This was an email that spread through Microsoft like wild fire when I was
an intern in Summer 2000.
I ate in cafe 9 today, and I had an orange, and I though it was kind of
wierd that the orange melted the knife I was using to cut into it. I dunno
what those plastic utensiles are made out of, but you may want to look into
different ones maybe.
Thank you for your comments regarding the cutlery used by the Dining
Centers. These utensils are injection molded polystyrene with colorant
(polystyrene is translucent white is raw pellet form, the colors are pigment
pellets adding to the raw styrene).
Polystyrene is derived from the oil processing industry and is subject to
similar chemical processes as oils, grease and other petro-chemical
Orange peel contains a number of aromatic organic solvents, 90% of which is
One significant industrial use for d-limonene is parts degreasing . As such,
the d-limonene in the peel will begin to attack the petrochemical
hydrocarbons in the polystyrene. Another petro-chemically derived plastic,
polyethylene, will not react in the same manner due to it's high surface
tension, however due to it's soft nature, is not preferred for this
In the manufacturing process of the polystyrene cutlery, minute particles of
the molded product can develop on surface, generally from abrasion in
shipping and handling. These can be picked up and carried by the oils within
the orange peel and give the impression that the utensil is
Please be assured that all the polystyrene and the colorant are FDA approved
for food use.
Should you have any further questions or if I may be of further service,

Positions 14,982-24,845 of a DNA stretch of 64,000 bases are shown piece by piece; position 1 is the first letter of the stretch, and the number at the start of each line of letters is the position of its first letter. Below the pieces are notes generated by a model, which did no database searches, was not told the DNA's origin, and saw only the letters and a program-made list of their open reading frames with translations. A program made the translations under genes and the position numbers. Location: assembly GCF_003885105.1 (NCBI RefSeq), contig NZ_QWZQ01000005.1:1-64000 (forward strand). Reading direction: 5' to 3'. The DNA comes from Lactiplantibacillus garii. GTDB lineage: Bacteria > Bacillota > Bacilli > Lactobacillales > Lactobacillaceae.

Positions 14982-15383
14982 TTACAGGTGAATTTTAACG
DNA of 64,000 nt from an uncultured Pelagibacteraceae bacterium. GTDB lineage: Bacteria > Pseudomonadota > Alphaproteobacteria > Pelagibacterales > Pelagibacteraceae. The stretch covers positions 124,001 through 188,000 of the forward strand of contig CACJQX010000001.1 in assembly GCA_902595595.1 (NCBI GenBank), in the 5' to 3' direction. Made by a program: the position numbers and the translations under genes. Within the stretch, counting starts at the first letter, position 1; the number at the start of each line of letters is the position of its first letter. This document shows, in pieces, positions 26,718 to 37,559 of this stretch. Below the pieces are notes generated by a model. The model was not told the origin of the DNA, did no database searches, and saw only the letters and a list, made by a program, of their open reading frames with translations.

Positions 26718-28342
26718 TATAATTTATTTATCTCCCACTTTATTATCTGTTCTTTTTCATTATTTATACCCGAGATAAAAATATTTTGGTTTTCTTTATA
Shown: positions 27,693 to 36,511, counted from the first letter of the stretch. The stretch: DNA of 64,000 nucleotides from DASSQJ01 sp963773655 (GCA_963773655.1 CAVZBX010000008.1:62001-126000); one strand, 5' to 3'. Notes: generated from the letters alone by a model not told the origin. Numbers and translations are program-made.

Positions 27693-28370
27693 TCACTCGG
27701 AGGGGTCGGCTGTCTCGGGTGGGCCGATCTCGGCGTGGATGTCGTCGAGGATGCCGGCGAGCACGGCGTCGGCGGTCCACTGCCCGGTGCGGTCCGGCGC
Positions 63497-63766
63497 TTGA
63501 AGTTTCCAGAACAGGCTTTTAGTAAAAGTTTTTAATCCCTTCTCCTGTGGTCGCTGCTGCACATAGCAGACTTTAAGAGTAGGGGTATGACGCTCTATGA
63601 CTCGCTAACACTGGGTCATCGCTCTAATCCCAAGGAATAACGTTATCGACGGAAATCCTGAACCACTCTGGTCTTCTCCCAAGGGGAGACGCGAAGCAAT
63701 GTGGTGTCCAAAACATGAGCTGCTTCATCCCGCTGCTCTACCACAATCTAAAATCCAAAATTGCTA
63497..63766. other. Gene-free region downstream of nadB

please do not hesitate to contact me.
Does this mean that I can just eat the black stuff that rubs off and not
worry about it?
I really would not recommend eating it (but it is FDA approved). Let me
replicate your activity and just see the results for myself. Are you using
the knife to cut perfect quarters and eating it out of the peel?
no, i just cut the peel off. its not a big deal... honestly i'll probably
never eat another orange again... i don't really like them. : )
I wouldn't stop eating oranges because of this. Let me take a look.
I was able to replicate your actions in the peeling of an orange using a
polystyrene knife as found in the Dining Centers.
Unable to affect the oils in the orange (d-limonene specific)
Unable to affect the chemical properties of Polystyrene (C6H5CH=CH2)
Orange at room temperature of 72 degrees Fahrenheit
(2) Knives obtained at random from Cafe 123, one used for test, one retained
as control sample
Using a wide slicing pattern to provide maximum exposure to the oils on the
surface of the knife blade
Slicing the outer peel only deep enough to remove the zest, most of the rind
The d-limonene altered the surface of the blade in a manner consistent with
thermal degradation above 212 degrees Fahrenheit for limited duration
(affected surface with little penetration). Where surface was affected by
d-limonene, remained somewhat sticky for several minutes until d-limonene
A residue remained on the inner surface of the removed peel, dark gray to
black in color. Little coloration appeared on the remaining rind of the
If it is desired to utilize polystyrene utensils to remove the peel from
citrus fruits (especially oranges) and discoloration occurs on the edible
portion of the remaining rind, peel the discoloration from the segmented
portion of the orange prior to eating.
While little known hazards exist from the ingestion of styrene (see
<<<http://www.styrene.com>>>), it is not recommended to
I hope this answers your concerns. If I may be of further service, please
Okay folks, this is worth its weight in gold...
I just hope we don't sound like this when we talk about our product! :)